Remember the days of turning a large cardboard box into a car, or running around the park pretending you were a superhero with your friends? Well turns out that wasn't just pretend play...it was science! We often take this place for granted, when in reality children are learning through pretend play.
In a recent article in Smithsonian Magazine they highlight a new study by the University of California Berkeley that looks into play and how young children can learn so much, so quickly. It turns out that pretend play is what philosophers call "conterfactual" thinking. Children who are better at pretending can reason better about counterfactuals and are better at thinking about different possibilities. As the author in Smithsonian says, "The idea is that children at play are like pint-sized scientists testing theories. They imagine ways the world could work and predict the pattern of data that would follow if their theories were true, and then compare that pattern with the pattern they actually see. Even toddlers turn out to be smarter than we would have thought if we ask them the right questions in the right way."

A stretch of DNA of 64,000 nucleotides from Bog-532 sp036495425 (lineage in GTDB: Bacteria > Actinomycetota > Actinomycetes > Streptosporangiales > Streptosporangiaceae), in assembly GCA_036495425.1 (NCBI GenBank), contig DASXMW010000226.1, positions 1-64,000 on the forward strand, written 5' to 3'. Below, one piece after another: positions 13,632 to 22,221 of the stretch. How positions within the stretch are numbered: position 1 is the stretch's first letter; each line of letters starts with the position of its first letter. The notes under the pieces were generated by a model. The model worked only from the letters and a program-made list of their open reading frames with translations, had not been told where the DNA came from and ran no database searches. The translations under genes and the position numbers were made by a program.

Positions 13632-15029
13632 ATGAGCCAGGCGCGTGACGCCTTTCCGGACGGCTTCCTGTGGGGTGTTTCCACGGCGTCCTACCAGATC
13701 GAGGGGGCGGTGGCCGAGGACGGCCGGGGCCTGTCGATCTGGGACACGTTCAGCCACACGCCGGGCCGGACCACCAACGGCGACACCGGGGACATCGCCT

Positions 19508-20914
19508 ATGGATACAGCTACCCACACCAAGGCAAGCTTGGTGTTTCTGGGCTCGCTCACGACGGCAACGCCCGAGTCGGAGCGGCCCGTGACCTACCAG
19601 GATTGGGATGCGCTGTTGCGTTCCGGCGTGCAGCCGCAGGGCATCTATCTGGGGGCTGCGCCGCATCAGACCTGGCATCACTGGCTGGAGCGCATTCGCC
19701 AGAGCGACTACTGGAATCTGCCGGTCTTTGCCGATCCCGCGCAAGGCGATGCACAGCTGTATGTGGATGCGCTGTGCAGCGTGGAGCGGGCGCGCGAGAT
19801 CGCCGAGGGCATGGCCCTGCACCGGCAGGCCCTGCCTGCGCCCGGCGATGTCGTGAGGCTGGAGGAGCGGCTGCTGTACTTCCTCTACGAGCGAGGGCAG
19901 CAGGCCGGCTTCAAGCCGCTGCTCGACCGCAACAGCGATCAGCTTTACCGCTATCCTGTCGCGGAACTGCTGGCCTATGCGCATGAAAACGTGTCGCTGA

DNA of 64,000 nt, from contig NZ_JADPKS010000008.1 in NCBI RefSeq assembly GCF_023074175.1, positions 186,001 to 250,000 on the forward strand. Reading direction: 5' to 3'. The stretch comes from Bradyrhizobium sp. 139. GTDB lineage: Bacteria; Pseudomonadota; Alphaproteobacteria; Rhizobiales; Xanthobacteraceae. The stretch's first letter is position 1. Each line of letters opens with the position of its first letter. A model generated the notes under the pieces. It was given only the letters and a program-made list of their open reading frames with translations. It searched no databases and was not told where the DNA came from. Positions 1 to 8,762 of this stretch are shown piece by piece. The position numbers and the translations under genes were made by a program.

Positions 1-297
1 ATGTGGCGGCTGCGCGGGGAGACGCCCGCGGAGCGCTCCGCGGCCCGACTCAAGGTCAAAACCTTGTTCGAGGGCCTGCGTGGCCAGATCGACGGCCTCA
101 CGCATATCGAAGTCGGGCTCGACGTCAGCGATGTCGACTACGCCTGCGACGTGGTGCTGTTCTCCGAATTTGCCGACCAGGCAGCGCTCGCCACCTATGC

So the next time you hear a little one claim to be chasing monsters, or ruling a kingdom from a castle, sit back and marvel, as this is the crucial part of what makes all humans so smart!